North Saanich may end up supporting local non-profits with COVID-19 relief funds.
The allotted the municipality $2.71 million in grant funding to ease the financial effects of the pandemic.
The Canada-BC Safe Restart Agreement earmarks direct grants of up to $425 million to local governments to help them with the financial impacts of the pandemic as well as costs related to the initial emergency and the subsequent re-opening. Restart grants on the Saanich Peninsula include more than $3.45 million for Central Saanich and more than $2.75 million for Sidney.
But if the three communities appeared to have received comparable amounts based on population, North Saanich’s circumstances differ with potential consequences for how the municipality may end up spending the money.
Stephanie Munro, North Saanich’s director of financial services, said in a report before council Monday that the pandemic did not “significantly” impact service levels and revenue streams compared to many municipalities in the region that operate recreation centres and have increased costs related to supporting vulnerable populations.
According to Munro, COVID-19 related expenses came in at $100,878, which would be eligible for the grant funding. Staff plan to present an updated expense total in time for 2021 budget discussions.
Looking more broadly, the report outlines several options for the funds, including the distribution of funds to non-profit and charitable organizations that provide services to vulnerable populations – such as food banks.
If council were to consider “distributing a portion of funds to non-profit and charitable organizations it may be beneficial to identify desired funding level and develop process to guide granting decisions,” the report reads.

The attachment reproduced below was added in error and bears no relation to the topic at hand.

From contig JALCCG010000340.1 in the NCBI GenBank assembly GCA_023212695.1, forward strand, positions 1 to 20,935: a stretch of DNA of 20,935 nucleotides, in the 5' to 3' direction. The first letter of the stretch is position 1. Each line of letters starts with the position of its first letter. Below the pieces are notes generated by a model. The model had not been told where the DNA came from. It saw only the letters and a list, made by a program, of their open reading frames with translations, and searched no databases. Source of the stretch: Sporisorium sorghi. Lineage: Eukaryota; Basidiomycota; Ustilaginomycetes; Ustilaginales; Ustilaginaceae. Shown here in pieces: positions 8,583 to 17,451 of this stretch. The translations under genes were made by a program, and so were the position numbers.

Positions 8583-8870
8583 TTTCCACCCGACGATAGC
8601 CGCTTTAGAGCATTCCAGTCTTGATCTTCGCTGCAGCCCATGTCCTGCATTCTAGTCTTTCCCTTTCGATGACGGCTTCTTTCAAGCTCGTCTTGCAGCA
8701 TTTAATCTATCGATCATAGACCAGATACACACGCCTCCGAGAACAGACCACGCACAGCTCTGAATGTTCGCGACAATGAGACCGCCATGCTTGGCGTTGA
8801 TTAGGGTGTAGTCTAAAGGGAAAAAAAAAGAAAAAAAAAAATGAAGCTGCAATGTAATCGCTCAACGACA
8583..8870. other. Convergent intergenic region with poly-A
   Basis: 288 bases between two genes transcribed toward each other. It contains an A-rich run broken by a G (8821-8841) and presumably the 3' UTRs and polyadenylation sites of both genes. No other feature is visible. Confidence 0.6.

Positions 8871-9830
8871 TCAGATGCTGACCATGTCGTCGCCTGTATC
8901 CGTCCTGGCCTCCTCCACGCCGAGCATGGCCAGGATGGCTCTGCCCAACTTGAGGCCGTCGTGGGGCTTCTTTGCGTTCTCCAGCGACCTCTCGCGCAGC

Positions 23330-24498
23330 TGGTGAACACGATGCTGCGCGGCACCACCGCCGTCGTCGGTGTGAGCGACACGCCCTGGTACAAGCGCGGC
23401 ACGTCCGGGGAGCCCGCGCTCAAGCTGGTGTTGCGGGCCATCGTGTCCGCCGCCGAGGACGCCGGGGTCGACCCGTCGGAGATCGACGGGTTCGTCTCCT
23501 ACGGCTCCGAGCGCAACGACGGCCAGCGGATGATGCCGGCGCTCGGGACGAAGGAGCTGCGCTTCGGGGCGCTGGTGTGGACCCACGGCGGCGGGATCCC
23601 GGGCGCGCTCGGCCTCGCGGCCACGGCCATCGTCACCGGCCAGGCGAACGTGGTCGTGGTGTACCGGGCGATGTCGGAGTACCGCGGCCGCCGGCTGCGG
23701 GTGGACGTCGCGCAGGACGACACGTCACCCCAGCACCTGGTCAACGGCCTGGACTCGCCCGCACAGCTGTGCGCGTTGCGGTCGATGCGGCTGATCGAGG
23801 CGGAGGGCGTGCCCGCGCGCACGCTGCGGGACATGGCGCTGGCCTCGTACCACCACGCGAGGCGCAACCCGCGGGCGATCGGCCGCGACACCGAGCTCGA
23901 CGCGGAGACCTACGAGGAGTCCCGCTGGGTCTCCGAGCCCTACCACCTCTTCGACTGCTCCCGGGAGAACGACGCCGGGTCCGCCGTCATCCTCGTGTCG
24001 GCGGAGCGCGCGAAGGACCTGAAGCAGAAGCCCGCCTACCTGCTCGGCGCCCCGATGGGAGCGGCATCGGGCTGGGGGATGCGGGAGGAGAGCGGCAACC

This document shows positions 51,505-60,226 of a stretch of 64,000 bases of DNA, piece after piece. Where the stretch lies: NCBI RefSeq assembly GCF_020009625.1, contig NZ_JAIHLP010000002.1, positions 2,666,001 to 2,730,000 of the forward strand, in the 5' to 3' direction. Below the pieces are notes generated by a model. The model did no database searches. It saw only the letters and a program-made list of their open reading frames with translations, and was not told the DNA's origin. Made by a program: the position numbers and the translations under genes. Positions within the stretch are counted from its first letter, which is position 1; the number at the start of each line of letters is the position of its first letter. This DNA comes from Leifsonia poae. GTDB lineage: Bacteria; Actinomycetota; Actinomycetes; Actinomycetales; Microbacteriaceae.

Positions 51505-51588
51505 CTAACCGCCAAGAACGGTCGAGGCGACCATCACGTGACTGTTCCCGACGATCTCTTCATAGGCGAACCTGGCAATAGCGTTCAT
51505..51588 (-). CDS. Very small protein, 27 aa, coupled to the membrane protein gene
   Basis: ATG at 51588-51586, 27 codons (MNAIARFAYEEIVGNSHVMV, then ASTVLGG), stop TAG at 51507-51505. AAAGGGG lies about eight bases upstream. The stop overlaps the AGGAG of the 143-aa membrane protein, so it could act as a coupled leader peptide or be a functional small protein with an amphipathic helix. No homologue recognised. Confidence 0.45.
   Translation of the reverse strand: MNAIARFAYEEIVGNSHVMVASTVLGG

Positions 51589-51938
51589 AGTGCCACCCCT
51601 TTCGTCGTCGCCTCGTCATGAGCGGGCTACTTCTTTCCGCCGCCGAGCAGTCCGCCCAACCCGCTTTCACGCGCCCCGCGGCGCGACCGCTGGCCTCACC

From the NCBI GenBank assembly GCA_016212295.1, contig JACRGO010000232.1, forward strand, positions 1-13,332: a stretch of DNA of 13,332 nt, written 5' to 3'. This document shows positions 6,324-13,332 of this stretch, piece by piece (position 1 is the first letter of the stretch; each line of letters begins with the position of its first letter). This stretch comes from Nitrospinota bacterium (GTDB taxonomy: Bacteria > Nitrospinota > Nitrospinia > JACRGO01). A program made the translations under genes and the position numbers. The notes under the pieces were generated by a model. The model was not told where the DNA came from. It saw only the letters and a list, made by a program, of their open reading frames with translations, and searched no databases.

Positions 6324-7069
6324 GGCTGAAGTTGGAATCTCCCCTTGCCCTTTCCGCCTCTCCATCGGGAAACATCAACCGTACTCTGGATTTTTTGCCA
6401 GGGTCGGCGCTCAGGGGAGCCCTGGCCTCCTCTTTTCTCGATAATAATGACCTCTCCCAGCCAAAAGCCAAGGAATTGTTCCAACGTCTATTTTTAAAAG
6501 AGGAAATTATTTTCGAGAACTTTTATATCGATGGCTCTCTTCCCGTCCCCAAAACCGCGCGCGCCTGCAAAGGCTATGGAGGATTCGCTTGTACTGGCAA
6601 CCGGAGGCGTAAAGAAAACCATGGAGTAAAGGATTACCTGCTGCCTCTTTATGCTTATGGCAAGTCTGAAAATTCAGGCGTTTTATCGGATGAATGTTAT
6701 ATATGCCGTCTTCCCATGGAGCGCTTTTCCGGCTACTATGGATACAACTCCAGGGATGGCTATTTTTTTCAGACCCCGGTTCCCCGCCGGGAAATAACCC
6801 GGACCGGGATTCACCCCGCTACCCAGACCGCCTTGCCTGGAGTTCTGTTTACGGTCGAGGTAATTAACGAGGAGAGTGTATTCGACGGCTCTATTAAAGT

A portion of grant funds could also be used the address the revenue shortfall of the Panorama Recreation Centre. Central Saanich is set to consider a notice of motion from Mayor Ryan Windsor asking staff to investigate options for spending a portion of that municipality’s COVID-19 grant on the shortfall of the recreation centre.
The report from Munro also reveals that historically low interest rates have hurt the municipality’s investment portfolio. “As a result, [municipal] investments in new deposits are earning a significantly lower rate of interest and actual investment revenues for 2020 are projected to be $200,000 lower than budgeted,” her report says.
According to Munro, North Saanich splits this investment revenue across general operations and the infrastructure replacement reserves. She added that the municipality aims to earn a rate of interest on replacement reserves that keeps pace with inflation to “effectively fund” future replacement costs. “The revenue shortfall would be an eligible use of grant funding and would ensure (municipal) reserve levels are adequately maintained,” she said.
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